Steve Jobs (Danny Boyle, 2015)

The 2015 BFI London Film Festival came to a close this evening with the European Premiere of Danny Boyle’s Steve Jobs. With all the stars out on the red carpet, it had all the hallmarks of a blockbuster finale on the scale of any of the Apple product launches we’ve become so accustomed to.

The biopic plays out in three distinct acts, all during iconic Jobs-headed product launches: the 1984 launch of the first Macintosh home computer; the 1988 launch of the NeXT Computer for NeXT Inc. (the company Jobs set up after being forced out of Apple); and ending with the 1998 launch of the first iMac computer.

Jobs worth

Jobs worth

Whilst it may risk being a big advert for Apple, the poor picture painted of the figurehead of the company throughout ensures that is never the case. The Steve Jobs we get to know over the course of the three acts, which play out in real time in the lead up to each of the presentations Jobs is giving, is narcissistic and self-centred, only relenting from the power trip when he finally achieves the success he has been driving for. It shows softer sides of his personality and attempts to justify his unique traits but the focus on his tempestuous relationship with his ex-girlfriend Chrisann Brennan and their child Lisa ensures his best side is never seen.

It is actually a difficult watch throughout. It is basically two hours of arguments, eventually becoming tiring. It does successfully portray the frantic and intense atmosphere of a huge-scale product launch in a very real manner. It fails, however, to convince that this is a good platform for great cinema.

Michael Fassbender plays the Steve Jobs we see here to perfection, capturing the nuances required of someone who is heartless to the extent of being cruel. Kate Winslet’s turn as Joanna Hoffman is steadier than her accent, and Seth Roger puts in an adequate performance as Steve Wozniak. The standout performance is quite minor but nontheless critical: Michael Stuhbarg is exceptional as the bullied inventor Andy Hertzfield.

The biggest success is the genius move to film the picture on era-appropriate equipment. The three scenes were each filmed using totally different techniques: 1984 was captured on beautiful 16mm film, 1988 on 35mm film and 1998 on digital film. The evolution of technology is reflected in the format change and portrays each era in a manner that would have been impossible with digital post-production.

Whilst it isn’t a let down, it will be difficult to find a sustainable market for this film. It’s not a straight biopic, it isn’t hugely in favour of Apple, nor is it against it. It’s a struggle to watch and is unlikely to have people raving about its successes as they leave the cinema.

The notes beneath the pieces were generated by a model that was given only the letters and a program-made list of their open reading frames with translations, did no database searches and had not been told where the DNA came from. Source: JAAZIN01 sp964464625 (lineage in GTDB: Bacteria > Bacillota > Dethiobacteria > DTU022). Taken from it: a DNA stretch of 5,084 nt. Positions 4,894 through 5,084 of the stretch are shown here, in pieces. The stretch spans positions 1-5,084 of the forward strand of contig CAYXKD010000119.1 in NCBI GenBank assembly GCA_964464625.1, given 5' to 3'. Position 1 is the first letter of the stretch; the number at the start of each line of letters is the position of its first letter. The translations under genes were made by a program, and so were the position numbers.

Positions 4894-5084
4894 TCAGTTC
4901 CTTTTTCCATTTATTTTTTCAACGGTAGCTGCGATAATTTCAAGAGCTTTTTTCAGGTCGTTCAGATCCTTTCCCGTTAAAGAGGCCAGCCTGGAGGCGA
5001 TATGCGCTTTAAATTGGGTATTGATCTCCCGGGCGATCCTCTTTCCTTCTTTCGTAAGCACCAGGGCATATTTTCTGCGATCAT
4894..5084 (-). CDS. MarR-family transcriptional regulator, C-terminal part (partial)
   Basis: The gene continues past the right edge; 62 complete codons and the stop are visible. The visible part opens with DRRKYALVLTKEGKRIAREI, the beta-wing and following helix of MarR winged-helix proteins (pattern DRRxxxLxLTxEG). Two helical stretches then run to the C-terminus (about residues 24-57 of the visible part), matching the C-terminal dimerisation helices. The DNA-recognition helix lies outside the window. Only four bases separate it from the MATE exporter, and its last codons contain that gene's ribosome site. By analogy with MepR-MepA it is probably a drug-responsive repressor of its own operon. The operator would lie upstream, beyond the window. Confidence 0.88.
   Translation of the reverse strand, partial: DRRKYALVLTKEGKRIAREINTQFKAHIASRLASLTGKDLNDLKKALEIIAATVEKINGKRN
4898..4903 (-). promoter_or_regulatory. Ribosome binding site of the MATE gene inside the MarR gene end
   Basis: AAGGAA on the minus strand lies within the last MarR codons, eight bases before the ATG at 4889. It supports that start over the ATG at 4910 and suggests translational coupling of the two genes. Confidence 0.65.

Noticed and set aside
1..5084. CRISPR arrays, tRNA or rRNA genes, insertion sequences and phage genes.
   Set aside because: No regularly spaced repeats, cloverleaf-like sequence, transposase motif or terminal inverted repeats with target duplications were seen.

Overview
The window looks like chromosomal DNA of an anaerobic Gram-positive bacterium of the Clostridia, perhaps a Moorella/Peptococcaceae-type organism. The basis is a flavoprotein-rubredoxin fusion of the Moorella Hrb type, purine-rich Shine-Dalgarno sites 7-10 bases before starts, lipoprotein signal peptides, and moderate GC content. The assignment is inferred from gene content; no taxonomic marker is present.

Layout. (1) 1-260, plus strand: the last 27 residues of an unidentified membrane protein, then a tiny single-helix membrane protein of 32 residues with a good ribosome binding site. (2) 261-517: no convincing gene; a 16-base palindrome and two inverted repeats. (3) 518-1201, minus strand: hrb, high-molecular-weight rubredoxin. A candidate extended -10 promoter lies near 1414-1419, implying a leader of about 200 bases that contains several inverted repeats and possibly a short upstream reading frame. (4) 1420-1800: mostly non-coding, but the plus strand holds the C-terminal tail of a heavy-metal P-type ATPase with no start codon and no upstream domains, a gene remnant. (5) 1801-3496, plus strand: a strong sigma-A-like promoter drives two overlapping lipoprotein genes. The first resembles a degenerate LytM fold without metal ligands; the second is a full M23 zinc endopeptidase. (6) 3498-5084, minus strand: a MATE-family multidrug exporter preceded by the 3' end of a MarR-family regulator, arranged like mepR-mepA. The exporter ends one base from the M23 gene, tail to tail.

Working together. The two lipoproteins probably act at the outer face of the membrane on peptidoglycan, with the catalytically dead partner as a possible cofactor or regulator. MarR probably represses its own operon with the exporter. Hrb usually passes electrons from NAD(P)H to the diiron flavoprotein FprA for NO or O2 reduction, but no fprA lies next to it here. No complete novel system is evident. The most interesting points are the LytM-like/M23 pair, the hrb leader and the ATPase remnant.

It could be Danny Boyle’s Newton moment.

Steve Jobs is released in cinemas in the UK in November.

Further Viewing

If you enjoyed the film so much you’re interested in some further viewing, then check out the below videos. In the film you see the 40 minutes building up to the release of three products, but never get to see the keynotes themselves.

1984 – Original Macintosh home computer

The original keynote:

The Superbowl “1984” advert:

1988 – NeXT

The 1988 keynote speech isn’t available on YouTube, but this ABC news segment is a close fit:

1998 – iMac

The full video in all its glory:

Film review – While We’re Young (Noah Baumbach, 2015)

While We’re Young is the latest film from Noah Baumbach, following the recent critical successes of 2010’s Greenberg and 2012’s Frances Ha. The film stars Ben Stiller as established documentary filmmaker Josh, now struggling to find the inspiration and money to finish his current project, and Adam Driver as young aspiring documentary filmmaker Darby, who seemingly hits on endless streams of ideas without much effort. Naomi Watts and Amanda Seyfried also star as Josh’s wife Cornelia and Darby’s wife Jamie, respectively, though the men take centre-stage as the focal point of the slow-reveal story.

This is an excellent film with an intelligent theme. As is often the case with films about filmmaking, the central characters are extremely rich in backstory and well-realised. Ben Stiller himself is an actor, director, producer and writer (his last feature as director being 2013’s admirable The Secret Life of Walter Mitty) and I’m sure he drew on his experiences to add depth to his character. He brilliantly paints the frustrated picture of a man desperate to stay true to the values of filmmaking whilst at the same time reacting in disbelief that nobody else wants to follow that same journey with him. It’s yet another example of Stiller at the top of his game and it’s a shame that the box office receipts for his more serious roles are inevitably dwarfed by those of, for example, the Night at the Museum franchise.

Naomi Watts and Ben Stiller co-star in While We're Young

Naomi Watts and Ben Stiller co-star in While We’re Young.